Grass can die for a number of reasons. Cold winter weather, dog urine, disease and insects are some common problems leading to dead grass. A few solutions are available.
For most grass types, raking away excessive levels of dead grass in dead spots less than 2 feet will allow the grass to grow back. For insect or disease control, you may need to add herbicide or other corrective solutions to kill intruders.
Planting sod in dead spots will provide an instant correction for dead spots. You can plant seed in the dead spot after clearing and preparing the soil but growth will take much longer than sod.
Find out how or why dead spots occur in your lawn prior to correcting them. This preventive maintenance allows you to find permanent solutions if you are constantly repairing dead spots.
Prepare the area. Ensure there is enough room for the tree to fall. Clear away anything the tree could fall on.
Determine which direction the tree naturally leans. Ideally, you want the tree to fall in this direction.
Make the undercut. This V-cut should be at a 90-degree angle and one-fourth the depth of the tree. Make the cut on the side of the tree in the direction it is leaning. The undercut will come together when the tree falls.
Begin the backcut. Make this cut about two inches higher than the "V" of the undercut on the opposite side of the tree.
Choose two escape routes. As soon as the tree starts to fall, turn off the chainsaw and hurry down one of the routes. Get away from the base of the tree as it falls.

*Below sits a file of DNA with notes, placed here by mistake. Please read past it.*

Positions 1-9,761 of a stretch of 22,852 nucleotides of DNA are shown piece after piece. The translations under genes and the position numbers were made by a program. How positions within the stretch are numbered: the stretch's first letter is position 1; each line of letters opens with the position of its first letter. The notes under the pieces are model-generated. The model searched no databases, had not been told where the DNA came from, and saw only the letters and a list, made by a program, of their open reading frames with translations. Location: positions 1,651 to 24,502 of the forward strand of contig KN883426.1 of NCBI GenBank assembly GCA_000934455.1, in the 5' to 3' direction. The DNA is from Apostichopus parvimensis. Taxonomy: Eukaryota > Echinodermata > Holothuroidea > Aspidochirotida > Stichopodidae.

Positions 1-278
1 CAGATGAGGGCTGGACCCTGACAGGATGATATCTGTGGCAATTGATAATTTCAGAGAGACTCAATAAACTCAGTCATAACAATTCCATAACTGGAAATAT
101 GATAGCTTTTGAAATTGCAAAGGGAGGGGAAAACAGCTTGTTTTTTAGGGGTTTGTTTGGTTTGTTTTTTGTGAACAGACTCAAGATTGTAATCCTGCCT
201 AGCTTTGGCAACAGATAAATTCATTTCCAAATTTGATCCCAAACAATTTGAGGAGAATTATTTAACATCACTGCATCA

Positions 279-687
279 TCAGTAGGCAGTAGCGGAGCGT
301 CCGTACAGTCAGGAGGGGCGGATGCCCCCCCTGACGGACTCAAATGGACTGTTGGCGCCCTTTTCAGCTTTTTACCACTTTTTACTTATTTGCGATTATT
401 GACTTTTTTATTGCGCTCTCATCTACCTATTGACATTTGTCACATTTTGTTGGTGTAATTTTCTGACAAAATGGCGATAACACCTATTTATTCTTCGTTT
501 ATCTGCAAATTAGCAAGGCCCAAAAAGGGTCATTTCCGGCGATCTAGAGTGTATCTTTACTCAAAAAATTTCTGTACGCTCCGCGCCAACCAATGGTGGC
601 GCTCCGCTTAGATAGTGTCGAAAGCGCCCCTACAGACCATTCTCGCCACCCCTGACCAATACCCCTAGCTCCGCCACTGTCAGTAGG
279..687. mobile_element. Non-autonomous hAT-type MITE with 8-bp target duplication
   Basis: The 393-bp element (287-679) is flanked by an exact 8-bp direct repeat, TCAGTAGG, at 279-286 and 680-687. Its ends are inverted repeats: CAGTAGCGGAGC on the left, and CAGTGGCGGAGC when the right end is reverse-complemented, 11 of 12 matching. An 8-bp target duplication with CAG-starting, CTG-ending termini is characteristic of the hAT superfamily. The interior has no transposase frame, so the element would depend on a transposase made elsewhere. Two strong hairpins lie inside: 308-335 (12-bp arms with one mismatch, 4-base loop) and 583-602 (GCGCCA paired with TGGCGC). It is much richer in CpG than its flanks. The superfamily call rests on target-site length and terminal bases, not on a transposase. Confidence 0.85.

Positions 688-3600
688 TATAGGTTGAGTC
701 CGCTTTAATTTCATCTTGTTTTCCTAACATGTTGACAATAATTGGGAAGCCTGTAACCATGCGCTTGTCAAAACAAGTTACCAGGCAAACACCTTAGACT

Remove the limbs once the tree is on the ground. Start with the branches at the bottom of the tree and move up. Stand on the opposite side of the tree and cut the branches on the other side of the trunk. Then cut up the remaining log.
Decide what to do with the stump. You have many options including digging it up, letting it decay or making it part of your landscape.
Cut off flower tops back to the first leaf node or new bud growth. Do this right as they begin to wilt and die on plants such as petunias, lilies and cone flowers.
Cut off dead flowers near the bottom of the stem with hand clippers on plants, such as hostas, bleeding hearts and amaryllis, that do not grow additional flowers on the same stalks. Do this as soon as the single or group of flowers die.
Limit your deadheading on flowers that have attractive seeds, such as autumn joys and purple emperors, which adorn the garden in the fall and winter. Also, if you’re not sure if your plants will flower a second times and you want to collect the seeds or allow the seeds to spread, then only deadhead 50 percent of the flowers and take note for next year.